Sometimes, I still have the dream. You know the one; it’s universal, ubiquitous and unerring in its ability to strike terror into our hearts — even at these great distances of time, geographic location and experience. And although the details vary from person to person, the overall theme is the same: unrelenting terror. For many people it involves underwear, which is the case for me. Standing in front of the class, expected to give an oral report and there you are with your tightie-whities or Monday-Tuesdays visible for all the world to see.
How frequently people mentioning having this dream is, I think, a clear indication of how very much with us our childhoods always are. During the sunny light of day, our memories and daydreams are of childhood’s carefree existence. No worries. No bills. No drama, no money woes. Very little demands upon your time, apart from an occasional chore or two. Time to dream. All sweetness, peace and light.
More lately, though, instead of standing stricken before Sister Mary Roberta, the St. John’s third graders, God and everybody, I dream that I am in college. It’s not the usual Final Exam and I Haven’t Gone to a Single Class! type of horror. Instead, mine centers on the terror that is furnishing a dorm room. How is this sectional sofa going to fit in here, for God’s sake? Where am I going to put this king-size sleigh bed? How do you expect me to cook for five people without an oven? It probably says a lot about me that I have this particular fear, but then again I’m also someone who occasionally dreams about vacuuming, or packing a suitcase.
But the point is, our memories surround us, shape us, make us who we are. Occasionally a scene or situation from my childhood will pop up on its own, surprise me, and send me wool-gathering down memory lane. It’s a nice trip.
I grew up in a small Kentucky town; just 2,500 people in Carrollton and what, three times that many in the whole of Carroll County. For us all I think, the places of our childhood are the center of the world — and while I certainly knew about and visited larger cities, they were relegated the periphery. Everything that happened surrounded 315 Ninth Street. It was my world, and that world, truth be told, it was defined, circumscribed and delineated by sidewalks.
Sidewalks. What a thing to catch hold of me, but surprise me a sidewalk did, one afternoon not long ago, as I meandered down the street in my old neighborhood, the house-before-last in which I lived. I’m now in a newer subdivision, but my old neighborhood was more mature, more idiosyncratic. The sidewalks there, like those of my youth, are a patchwork collection of old and gray, new and white, lifted and bumped with tree roots. Sidewalks with character.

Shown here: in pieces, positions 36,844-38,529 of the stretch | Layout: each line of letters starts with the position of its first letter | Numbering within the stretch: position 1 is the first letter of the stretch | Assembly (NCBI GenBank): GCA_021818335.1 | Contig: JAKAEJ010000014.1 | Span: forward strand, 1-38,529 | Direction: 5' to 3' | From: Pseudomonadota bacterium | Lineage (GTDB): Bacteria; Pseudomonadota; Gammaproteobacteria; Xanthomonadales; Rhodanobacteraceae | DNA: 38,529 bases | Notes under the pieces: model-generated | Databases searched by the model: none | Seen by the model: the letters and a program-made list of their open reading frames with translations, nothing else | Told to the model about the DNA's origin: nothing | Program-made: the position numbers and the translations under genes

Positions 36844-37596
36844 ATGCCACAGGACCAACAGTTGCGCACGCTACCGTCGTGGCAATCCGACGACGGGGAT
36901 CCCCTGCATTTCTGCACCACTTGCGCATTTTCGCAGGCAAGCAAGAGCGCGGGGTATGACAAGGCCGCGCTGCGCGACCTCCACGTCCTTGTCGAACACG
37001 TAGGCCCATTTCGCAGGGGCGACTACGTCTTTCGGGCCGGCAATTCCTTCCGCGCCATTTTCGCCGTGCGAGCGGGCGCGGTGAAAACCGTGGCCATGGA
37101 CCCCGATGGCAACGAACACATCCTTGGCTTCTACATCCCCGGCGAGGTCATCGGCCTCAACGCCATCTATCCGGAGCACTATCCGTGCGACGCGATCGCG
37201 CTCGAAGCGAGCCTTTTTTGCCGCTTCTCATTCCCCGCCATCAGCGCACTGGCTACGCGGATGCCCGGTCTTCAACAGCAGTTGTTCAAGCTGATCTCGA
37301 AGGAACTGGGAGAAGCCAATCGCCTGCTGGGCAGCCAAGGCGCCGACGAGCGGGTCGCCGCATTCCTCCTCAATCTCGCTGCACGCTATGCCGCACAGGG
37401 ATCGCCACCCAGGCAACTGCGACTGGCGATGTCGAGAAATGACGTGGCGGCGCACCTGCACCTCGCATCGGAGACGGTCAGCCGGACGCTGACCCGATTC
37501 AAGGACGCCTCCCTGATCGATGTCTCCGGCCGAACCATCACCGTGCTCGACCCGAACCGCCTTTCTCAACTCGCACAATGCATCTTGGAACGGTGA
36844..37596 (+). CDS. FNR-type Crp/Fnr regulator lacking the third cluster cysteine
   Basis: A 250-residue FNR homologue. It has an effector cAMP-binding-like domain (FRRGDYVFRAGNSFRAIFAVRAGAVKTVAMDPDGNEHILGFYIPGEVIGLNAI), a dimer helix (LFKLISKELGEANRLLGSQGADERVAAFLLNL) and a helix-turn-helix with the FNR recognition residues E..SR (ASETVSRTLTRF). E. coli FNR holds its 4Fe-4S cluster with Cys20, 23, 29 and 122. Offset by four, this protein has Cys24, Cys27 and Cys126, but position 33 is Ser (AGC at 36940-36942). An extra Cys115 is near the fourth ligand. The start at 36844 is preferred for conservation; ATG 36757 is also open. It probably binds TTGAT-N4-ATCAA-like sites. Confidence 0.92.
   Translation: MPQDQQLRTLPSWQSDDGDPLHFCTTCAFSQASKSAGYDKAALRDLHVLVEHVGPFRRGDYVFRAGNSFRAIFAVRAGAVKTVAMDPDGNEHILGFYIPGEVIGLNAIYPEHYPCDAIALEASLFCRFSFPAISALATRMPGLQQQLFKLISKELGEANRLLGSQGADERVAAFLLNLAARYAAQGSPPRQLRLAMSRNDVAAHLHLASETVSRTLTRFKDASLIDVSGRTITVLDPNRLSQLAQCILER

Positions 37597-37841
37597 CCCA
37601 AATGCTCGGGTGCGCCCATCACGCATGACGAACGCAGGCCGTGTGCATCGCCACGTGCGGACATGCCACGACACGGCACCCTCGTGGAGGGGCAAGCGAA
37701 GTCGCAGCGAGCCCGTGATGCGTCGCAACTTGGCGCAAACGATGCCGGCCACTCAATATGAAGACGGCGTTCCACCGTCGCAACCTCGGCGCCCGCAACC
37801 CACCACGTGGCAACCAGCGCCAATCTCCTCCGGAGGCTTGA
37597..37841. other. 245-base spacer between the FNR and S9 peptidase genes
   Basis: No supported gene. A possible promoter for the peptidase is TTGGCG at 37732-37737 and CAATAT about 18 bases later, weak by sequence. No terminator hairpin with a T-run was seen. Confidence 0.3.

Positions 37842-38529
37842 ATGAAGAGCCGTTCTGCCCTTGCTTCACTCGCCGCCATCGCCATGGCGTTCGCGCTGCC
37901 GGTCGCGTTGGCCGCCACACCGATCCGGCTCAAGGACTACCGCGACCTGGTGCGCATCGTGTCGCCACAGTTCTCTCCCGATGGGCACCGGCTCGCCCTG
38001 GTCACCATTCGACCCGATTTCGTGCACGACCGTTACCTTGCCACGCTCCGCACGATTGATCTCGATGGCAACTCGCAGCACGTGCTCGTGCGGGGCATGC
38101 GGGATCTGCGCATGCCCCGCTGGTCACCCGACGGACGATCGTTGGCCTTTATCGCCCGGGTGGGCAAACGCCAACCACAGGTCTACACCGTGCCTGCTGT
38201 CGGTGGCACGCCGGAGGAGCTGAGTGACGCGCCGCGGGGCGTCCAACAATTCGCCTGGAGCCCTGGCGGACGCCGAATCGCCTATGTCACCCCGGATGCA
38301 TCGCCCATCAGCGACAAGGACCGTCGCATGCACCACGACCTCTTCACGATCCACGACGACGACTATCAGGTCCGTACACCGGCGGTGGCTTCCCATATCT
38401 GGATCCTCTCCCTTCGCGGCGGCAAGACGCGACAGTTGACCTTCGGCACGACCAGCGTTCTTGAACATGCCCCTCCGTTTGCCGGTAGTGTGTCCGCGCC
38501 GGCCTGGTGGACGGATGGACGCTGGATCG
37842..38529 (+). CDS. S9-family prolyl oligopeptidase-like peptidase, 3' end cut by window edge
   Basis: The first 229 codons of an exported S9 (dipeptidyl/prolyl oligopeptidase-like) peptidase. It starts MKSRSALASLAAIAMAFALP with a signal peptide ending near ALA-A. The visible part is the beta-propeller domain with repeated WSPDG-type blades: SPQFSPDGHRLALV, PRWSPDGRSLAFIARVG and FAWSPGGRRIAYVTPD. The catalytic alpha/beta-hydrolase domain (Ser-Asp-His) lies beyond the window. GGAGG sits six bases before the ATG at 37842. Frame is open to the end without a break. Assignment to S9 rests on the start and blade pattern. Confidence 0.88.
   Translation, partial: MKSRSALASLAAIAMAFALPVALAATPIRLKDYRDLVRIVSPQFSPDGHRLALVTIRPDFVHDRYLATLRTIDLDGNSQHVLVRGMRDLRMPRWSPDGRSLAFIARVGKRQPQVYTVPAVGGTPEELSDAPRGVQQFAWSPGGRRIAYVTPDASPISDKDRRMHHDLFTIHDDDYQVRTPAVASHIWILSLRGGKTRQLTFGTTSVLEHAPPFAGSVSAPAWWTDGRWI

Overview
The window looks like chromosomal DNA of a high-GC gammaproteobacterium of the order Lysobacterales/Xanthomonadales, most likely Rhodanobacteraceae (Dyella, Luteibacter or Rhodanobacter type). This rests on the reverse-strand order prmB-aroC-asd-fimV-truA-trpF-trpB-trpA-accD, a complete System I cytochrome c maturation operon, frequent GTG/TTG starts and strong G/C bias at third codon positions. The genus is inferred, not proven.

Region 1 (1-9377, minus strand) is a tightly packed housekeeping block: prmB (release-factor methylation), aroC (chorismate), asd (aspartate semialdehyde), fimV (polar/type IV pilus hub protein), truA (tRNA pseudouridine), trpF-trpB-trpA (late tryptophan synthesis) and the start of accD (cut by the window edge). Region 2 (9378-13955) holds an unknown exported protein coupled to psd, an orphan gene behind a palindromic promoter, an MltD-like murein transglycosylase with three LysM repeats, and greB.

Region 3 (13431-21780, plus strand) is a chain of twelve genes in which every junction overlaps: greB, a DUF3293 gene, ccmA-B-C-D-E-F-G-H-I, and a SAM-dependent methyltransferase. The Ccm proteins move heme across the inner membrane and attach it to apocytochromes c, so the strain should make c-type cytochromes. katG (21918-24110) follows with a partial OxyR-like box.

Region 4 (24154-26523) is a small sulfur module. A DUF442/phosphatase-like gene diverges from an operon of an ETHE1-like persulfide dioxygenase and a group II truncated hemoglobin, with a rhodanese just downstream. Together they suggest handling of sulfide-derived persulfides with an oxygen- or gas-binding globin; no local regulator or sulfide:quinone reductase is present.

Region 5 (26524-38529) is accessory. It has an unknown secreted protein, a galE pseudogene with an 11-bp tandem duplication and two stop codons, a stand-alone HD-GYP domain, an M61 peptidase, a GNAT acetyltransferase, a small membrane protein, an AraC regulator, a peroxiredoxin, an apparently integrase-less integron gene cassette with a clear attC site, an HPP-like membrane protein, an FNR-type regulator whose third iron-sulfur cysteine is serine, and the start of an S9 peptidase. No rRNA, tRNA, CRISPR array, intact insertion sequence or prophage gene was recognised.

Up and down sidewalks such as these we ran, with bare feet, flying to a friend’s house, or walked, poking along on a summer’s day with nothing to do and all day to do it. Three houses down, the sidewalk in front of the Day’s house wasn’t lined off with horizontal lines every three feet or so, like God intended sidewalks, but instead doodled fancifully, like children’s scribble drawings that are then colored in. Interestingly, I never asked, or wondered, really why that patch of sidewalk was different. It just how things were.
So walking along, a few years back, I caught sight of a patch of sidewalk that was fairly unremarkable. In fact, I can’t even say what it looked like, physically, that caused me to return in my memory, barefoot and age 8, on a Ninth Street sidewalk. But return I did, and I could smell the chalk of our hopscotch games, feel the sting of a stubbed toe. It set me to ruminating on how much of my life, back then, was spent walking, squatting, sitting, dreaming on those concrete pathways that adults laid down for ease of walking. But for the young, it was where we lived.
Today, such a visit, even in memory, is a pretty alien experience. It’s like a visit to another country, the country of childhood. Where paintings on your dad’s office wall are scrutinized. Well, I guess I do that still.
Yes, the world of sidewalks is an alien country, these days. But it’s nice to visit it, once in a while, in memory. Quite often, I’ll take a trip there too, as I watch my three little monsters jumping on the trampoline, riding bikes, laying on their backs and dreaming.
It’s a fun place to visit, but, you know — I don’t think it’s a place I could stay. I have enough trouble figuring out where to put the furniture as it is.